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Santander savings accounts

Compare savings accounts with Lovemoney.com Financial Services Ltd[1]

  • Compare savings accounts to weigh up interest rates from UK providers
  • Review fixed-rate, easy access and peer-to-peer options to help your savings grow
  • Explore cash Isas and their tax-free features

Savings and Isas

Are you ready for our guide to Santander savings accounts? Ok then... 1, 2, 3, go!

Thinking about squirreling away your savings with Santander? You'd be nuts not to read our guide to Santander savings accounts first...

Key points

  • Santander 123 customers usually have access to its best savings accounts rates
  • Santander frequently wins awards for its cash Isas
  • Santander launched in the UK in 2010

Hola! Bienvenido to Santander, a little ray of Spanish sunshine in the UK banking scene. 

It’s been around since 2010 after Abbey National, Bradford & Bingley and Alliance & Leicester were splodged together. That’s a lot of well-known names, but does it all fit together and offer good savings accounts?

What kinds of Santander savings accounts does it offer? 

What doesn’t it offer? When we looked in April 2018, Santander had 19 different savings accounts and Isas. 

The usual types of savings accounts include: 

  • Regular savings accounts: where you pay in a set amount of money each month, usually in the region of £25 to £250 
  • Easy access accounts: where you can access your money any time, but tend to get lower annual equivalent rates (AER) 
  • Isas: individual savings accounts, tax-free style 
  • Help-to-buy Isas: which support first-time buyers with tax breaks and government help 
  • Fixed-rate bonds: long-term accounts that offer decent AERs, but restrict you accessing your money 

And Santander offers versions of all these. Yet we’d say it’s smart to compare savings accounts from lots of providers to find the right one for you.  

savings_isa_grid

What’s the difference between Santander regular savings accounts and Santander Isas? 

To put it simply, a cash Isa is just a savings account where you don't pay tax on the interest. You can put in up to £20,000 during the tax year. This was true in April 2018.

Santander tends to offer a couple of different types of Isas depending on your needs. Also, what kind of account you have with Santander can open up different Isas.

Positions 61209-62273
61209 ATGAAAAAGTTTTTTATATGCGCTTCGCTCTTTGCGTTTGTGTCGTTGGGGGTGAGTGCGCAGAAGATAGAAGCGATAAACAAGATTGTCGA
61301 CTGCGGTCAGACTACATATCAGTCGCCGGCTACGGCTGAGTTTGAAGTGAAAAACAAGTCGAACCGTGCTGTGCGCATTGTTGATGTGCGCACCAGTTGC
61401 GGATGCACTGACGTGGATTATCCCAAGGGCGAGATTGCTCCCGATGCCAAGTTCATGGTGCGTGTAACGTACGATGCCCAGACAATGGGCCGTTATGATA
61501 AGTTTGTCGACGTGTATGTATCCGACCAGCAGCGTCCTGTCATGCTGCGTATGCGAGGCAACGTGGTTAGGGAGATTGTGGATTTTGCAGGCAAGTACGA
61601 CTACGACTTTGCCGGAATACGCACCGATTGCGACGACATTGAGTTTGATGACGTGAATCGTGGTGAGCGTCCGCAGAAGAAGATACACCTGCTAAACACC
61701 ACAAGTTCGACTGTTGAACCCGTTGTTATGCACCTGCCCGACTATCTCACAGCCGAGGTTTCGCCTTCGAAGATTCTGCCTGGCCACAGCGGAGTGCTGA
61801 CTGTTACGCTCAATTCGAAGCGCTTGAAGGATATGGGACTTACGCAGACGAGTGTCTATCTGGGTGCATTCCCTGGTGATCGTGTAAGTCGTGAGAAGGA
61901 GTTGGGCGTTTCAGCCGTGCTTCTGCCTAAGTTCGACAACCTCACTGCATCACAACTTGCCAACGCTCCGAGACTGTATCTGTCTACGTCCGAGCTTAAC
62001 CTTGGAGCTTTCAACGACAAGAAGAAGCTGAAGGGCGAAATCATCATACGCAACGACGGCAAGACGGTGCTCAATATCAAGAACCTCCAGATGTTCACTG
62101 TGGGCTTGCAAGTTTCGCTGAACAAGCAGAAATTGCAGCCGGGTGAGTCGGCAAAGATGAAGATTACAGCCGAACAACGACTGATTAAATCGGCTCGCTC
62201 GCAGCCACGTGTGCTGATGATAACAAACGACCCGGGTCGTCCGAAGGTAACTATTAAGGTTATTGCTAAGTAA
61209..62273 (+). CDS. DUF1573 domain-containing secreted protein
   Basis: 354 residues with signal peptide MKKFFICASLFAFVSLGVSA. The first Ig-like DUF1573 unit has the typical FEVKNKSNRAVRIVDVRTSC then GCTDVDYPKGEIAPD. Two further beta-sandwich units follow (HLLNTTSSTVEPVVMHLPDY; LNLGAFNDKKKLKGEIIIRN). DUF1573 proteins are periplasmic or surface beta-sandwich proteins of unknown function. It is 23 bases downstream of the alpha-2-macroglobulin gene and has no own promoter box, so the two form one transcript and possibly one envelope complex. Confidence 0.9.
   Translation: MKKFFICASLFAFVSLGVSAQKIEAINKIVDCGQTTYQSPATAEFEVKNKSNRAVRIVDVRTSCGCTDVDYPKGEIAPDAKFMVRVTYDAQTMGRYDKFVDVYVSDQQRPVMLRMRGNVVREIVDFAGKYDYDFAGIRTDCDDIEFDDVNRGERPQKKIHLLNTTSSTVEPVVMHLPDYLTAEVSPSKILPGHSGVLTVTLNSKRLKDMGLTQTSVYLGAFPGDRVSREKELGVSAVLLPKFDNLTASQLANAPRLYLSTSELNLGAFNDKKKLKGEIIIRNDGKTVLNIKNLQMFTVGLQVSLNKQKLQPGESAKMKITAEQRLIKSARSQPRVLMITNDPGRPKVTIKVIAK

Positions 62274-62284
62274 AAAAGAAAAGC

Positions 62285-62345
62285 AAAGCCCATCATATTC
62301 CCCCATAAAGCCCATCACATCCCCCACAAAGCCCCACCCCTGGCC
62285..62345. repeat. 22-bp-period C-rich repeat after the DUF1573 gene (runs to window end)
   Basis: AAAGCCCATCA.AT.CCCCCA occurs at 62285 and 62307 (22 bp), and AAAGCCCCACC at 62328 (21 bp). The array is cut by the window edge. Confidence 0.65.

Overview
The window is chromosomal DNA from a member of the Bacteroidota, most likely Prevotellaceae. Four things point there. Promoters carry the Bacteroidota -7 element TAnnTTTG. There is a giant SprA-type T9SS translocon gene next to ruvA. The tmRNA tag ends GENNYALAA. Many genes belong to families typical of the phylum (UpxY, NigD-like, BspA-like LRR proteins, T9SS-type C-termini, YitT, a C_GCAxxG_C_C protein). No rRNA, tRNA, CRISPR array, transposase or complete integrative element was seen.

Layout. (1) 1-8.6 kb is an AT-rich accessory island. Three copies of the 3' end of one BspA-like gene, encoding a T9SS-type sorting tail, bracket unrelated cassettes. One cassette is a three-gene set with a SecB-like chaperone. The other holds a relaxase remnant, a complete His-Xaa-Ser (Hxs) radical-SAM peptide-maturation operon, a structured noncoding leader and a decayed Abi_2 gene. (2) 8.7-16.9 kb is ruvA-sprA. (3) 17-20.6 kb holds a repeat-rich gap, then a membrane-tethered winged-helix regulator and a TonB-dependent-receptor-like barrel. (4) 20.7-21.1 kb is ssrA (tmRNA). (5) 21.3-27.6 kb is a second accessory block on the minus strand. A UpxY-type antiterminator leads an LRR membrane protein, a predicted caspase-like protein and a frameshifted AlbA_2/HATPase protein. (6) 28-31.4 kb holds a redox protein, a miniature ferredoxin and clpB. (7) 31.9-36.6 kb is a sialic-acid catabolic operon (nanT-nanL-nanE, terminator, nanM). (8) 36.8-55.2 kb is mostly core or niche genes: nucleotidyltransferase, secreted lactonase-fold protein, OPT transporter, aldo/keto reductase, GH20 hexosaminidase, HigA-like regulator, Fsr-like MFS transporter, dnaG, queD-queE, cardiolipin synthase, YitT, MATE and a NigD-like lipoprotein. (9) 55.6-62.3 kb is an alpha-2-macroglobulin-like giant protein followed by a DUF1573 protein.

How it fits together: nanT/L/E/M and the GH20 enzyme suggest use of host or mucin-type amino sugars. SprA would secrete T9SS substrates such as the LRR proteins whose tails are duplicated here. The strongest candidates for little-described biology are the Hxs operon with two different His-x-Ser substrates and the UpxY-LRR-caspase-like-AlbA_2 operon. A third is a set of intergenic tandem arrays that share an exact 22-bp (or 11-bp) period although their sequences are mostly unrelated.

Can I apply for Santander savings accounts? 

You have to be an existing customer to apply for most Santander savings accounts. Usually you have to be a current account holder. Yet non-customers can apply for certain fixed-rate bonds and cash Isas from Santander. 

Generally speaking though, current customers get more favourable Santander savings accounts interest rates. 

Are Santander savings accounts any good? 

Santander came 31st of 36 savings accounts providers in Fairer Finance's spring 2018 review. But it came fifth in the Telegraph's favourite regular savings accounts list in September 2017.  

What about awards? Well Santander won the Best Online Cash ISA provider at the YourMoney.com Awards 2017. It was also the winner of ISA Provider of the Year at MoneyAge Awards 2017.  

And more widely, Santander won Most Trusted Mainstream Bank at the Moneywise Customer Services Awards 2017.  

But for all the plaudits, ultimately the right savings account is the one that best suits your circumstances, and is your choice alone. 

Top tips on finding the best Santander savings account for you 

  • Keep an eye out for introductory deals - they’re great to start, but usually after 12 months the AER plummets. 
  • AER tends to show a more accurate rate of what you'll earn compared to gross interest. 
  • Savings interest can be tax-free - basic 20% rate taxpayers can earn £1,000 a year in interest before paying tax on it. 
  • Beware zombie savings! If you’re earning 0.01% and 0.5% AER, you could be infected.  

    Did you know...?

    Santander took over the sponsorship of ‘Boris Bikes’ in 2015

  • It's usually a good idea to pay off your debts before popping money into savings.
  • Some current accounts can pay more than savings accounts. Odd but true. 
  • Regularly review how your savings and investments are performing. 
  • Shop around and compare savings accounts. 

By Sam Easterbrook